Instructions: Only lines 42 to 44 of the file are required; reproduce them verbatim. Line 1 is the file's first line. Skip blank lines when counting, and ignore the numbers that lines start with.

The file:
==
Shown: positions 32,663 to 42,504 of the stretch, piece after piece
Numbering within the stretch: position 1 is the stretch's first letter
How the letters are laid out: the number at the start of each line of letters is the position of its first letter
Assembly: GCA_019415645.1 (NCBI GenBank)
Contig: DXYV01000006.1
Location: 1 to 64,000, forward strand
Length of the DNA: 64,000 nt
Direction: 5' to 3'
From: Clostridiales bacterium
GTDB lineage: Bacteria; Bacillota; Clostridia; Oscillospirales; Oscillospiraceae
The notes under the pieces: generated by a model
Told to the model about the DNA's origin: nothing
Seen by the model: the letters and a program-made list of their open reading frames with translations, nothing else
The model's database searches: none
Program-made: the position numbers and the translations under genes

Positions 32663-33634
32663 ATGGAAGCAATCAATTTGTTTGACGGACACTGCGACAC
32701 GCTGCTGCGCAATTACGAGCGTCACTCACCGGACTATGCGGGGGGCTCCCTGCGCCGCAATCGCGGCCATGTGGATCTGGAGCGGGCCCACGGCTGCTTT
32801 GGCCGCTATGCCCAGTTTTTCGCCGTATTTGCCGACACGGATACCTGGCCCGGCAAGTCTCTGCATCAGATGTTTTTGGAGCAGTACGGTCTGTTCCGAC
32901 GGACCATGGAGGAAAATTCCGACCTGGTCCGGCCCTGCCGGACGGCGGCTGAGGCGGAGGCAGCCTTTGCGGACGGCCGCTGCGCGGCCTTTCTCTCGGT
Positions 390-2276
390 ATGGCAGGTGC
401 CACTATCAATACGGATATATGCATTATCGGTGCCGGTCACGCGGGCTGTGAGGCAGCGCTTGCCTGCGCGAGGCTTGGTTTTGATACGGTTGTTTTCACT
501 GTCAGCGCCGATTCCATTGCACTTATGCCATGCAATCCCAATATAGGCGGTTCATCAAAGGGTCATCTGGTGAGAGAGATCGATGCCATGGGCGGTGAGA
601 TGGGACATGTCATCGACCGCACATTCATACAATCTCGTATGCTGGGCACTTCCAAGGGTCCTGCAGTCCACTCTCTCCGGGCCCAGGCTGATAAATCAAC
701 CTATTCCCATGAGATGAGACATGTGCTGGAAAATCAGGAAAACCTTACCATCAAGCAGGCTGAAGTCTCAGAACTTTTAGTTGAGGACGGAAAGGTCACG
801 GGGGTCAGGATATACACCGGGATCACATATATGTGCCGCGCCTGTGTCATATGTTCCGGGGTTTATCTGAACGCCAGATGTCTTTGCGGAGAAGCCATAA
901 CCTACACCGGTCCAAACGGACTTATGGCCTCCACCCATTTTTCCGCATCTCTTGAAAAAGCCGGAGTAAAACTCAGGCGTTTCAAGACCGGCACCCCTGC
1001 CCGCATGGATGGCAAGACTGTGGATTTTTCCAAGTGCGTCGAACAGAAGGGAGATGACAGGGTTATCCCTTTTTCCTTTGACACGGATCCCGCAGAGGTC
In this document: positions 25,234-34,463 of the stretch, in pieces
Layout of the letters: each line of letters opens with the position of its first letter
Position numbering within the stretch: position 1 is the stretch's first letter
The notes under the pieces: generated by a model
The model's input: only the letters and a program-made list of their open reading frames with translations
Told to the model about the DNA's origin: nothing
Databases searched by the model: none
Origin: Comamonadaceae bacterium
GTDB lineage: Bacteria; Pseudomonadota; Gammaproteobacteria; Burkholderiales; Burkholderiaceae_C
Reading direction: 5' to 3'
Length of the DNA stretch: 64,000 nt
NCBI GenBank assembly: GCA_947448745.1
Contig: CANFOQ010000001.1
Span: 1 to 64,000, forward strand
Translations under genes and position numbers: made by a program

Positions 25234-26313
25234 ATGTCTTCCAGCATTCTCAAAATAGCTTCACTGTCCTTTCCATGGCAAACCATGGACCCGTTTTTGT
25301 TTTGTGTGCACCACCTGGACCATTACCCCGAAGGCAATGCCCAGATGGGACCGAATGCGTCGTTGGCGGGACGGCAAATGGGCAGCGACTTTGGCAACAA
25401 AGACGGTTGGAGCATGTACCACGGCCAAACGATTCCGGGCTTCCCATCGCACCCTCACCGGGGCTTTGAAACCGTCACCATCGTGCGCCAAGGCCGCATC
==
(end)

Contig: CANFOQ010000001.1
Span: 1 to 64,000, forward strand
Translations under genes and position numbers: made by a program